How ‘Industry 4.0’ will change internal communications
What is Industry 4.0 and how will it change the effectiveness of internal communications? We explore how a recent study sheds some light on the subject.
The first industrial revolution of the 18th century was one of mechanisation. Coal was mined and the steam engine was invented. The second was towards the end of the 19th century and focused on fuel, developing the uses of electricity, gas and oil, which led to the invention of the internal combustion engine. The third came in around 1969 and was one of information. Electronics, telecommunications and computers.
The fourth industrial revolution is happening now. Known as Industry 4.0, it is the result of when new collaborative technologies help change businesses, and where real-time data meets interactive experiences.
In a recent study, research revealed a gap between industry 4.0 and what internal communications needs to do to succeed among the change, the data and the new business world that is emerging.
Top-down, bottom-up, and sideways
Internal communications is a key part of how a business runs. As organisations get larger, transferring the understanding, skills and knowledge throughout the team becomes more difficult. However, for as long as I’ve been in the industry (going on 11 years now) the top-down dissemination of information has been old hat. The goal has always been communication: a two-way conversation. The focus flipped to bottom-up communications, where colleague-voice was first and foremost, and their stories – and not those of senior leadership – were prioritised.
More recently, as part of Industry 4.0, internal communications has become more horizontal. With the introduction of digital tools such as Slack, Teams, and Skype – colleagues would talk to each other and share messages of what was going on, what they felt – neither being driven by, or heard by, those running the business.
There are pros and cons to this way of working – depending on the culture of the business. In some regards, this horizontal way of communicating cuts out hierarchical decision making, and makes people more productive, more time-effective and reduces the risk of failure or delays. On the flip side, where leadership is required, it can lead to anxiety and insecurity about who is really in charge when colleagues reach an impasse, and a silo approach to delivering individual interpretations of the overall business strategy.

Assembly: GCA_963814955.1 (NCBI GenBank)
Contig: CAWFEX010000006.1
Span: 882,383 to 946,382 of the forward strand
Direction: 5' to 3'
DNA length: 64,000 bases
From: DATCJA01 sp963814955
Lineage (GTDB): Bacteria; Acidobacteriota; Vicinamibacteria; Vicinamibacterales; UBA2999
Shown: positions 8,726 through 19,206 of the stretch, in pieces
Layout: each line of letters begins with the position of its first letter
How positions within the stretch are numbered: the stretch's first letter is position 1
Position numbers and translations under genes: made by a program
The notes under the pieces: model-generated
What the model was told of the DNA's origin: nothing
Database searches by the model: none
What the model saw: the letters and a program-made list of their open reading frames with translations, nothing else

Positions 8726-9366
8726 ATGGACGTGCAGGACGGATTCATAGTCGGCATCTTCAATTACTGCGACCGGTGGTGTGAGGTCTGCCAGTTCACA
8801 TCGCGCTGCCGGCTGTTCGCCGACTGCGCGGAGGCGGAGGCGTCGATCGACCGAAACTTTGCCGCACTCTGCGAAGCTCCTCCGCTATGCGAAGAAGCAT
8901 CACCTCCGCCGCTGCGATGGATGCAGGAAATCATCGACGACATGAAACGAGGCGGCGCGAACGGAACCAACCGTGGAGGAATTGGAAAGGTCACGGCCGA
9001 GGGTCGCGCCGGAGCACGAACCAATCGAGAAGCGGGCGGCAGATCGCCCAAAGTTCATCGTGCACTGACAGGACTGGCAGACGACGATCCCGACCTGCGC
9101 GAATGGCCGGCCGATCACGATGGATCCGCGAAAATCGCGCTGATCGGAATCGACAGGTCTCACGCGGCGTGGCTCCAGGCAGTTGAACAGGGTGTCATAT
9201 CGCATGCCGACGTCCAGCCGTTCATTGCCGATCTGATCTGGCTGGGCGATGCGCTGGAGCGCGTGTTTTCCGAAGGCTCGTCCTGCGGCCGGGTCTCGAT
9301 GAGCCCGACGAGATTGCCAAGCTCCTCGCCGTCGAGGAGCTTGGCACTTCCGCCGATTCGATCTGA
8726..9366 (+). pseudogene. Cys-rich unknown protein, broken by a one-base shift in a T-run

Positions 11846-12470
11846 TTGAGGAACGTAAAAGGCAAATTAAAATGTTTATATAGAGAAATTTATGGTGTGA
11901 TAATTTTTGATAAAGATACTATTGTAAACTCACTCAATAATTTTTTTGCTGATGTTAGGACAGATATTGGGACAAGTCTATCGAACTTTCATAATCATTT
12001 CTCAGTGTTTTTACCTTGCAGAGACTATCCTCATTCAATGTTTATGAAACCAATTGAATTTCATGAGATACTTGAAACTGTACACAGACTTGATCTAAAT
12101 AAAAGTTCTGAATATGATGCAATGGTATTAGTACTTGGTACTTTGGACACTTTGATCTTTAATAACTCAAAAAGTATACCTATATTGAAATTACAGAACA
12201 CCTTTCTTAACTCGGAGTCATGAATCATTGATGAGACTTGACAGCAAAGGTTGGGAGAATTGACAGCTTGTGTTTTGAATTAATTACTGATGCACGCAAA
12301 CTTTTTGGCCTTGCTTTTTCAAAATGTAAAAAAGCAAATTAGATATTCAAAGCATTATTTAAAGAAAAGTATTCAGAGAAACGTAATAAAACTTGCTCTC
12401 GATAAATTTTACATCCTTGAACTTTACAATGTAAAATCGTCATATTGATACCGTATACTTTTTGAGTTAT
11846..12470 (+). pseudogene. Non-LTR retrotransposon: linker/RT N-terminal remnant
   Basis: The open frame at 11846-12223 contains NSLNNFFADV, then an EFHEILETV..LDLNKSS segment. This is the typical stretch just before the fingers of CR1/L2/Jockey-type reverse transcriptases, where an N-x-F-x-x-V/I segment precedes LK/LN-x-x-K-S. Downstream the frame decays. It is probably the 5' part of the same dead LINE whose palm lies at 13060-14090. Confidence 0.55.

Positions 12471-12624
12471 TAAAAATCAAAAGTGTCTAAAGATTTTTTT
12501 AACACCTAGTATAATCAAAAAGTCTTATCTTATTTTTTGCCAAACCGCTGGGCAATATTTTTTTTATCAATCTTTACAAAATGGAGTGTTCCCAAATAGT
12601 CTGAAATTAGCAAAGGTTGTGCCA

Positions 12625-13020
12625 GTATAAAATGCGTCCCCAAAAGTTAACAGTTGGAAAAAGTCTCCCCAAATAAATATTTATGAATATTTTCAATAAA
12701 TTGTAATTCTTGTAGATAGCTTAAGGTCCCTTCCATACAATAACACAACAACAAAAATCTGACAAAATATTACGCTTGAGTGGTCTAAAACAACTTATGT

How can internal communications adapt for Industry 4.0?
In the recent research, it was suggested that different communication channels have different levels of effectiveness for what the business needs at that particular time.
For example, one-way channels like email and even letters are most effective when final decisions have been made, and the details and outcomes of those decisions need to be made clear.
Two-way channels, however, are more important at the early stages of decision making, where input from different stakeholders and colleagues are helpful in collecting knowledge, participation and acceptance about the decisions that need to be made in future.
Here is the map of how effective a channel is during the business change cycle of Awareness, Understanding, Acceptance, Action and Follow-up, as defined by Linke and Zerfass (2011).
Digital Communication Channels in Industry 4.0 Implementation: The Role of Internal Communication
Kovaitė, Šūmakaris, Stankevičienė (2020)
So, what do you think? Are the technological opportunities and availability of tools, apps, software, Teams, Zoom and virtual coffees changing the way internal communications is working? Has the last few months proved that digital communication is no-longer a nice to have, but a cornerstone of the work we do and how we do it? I think all of us have seen that this is the case.
The study this blog is based on is well worth a read, and can be found here. Digital Communication Channels in Industry 4.0 Implementation: The Role of Internal Communication
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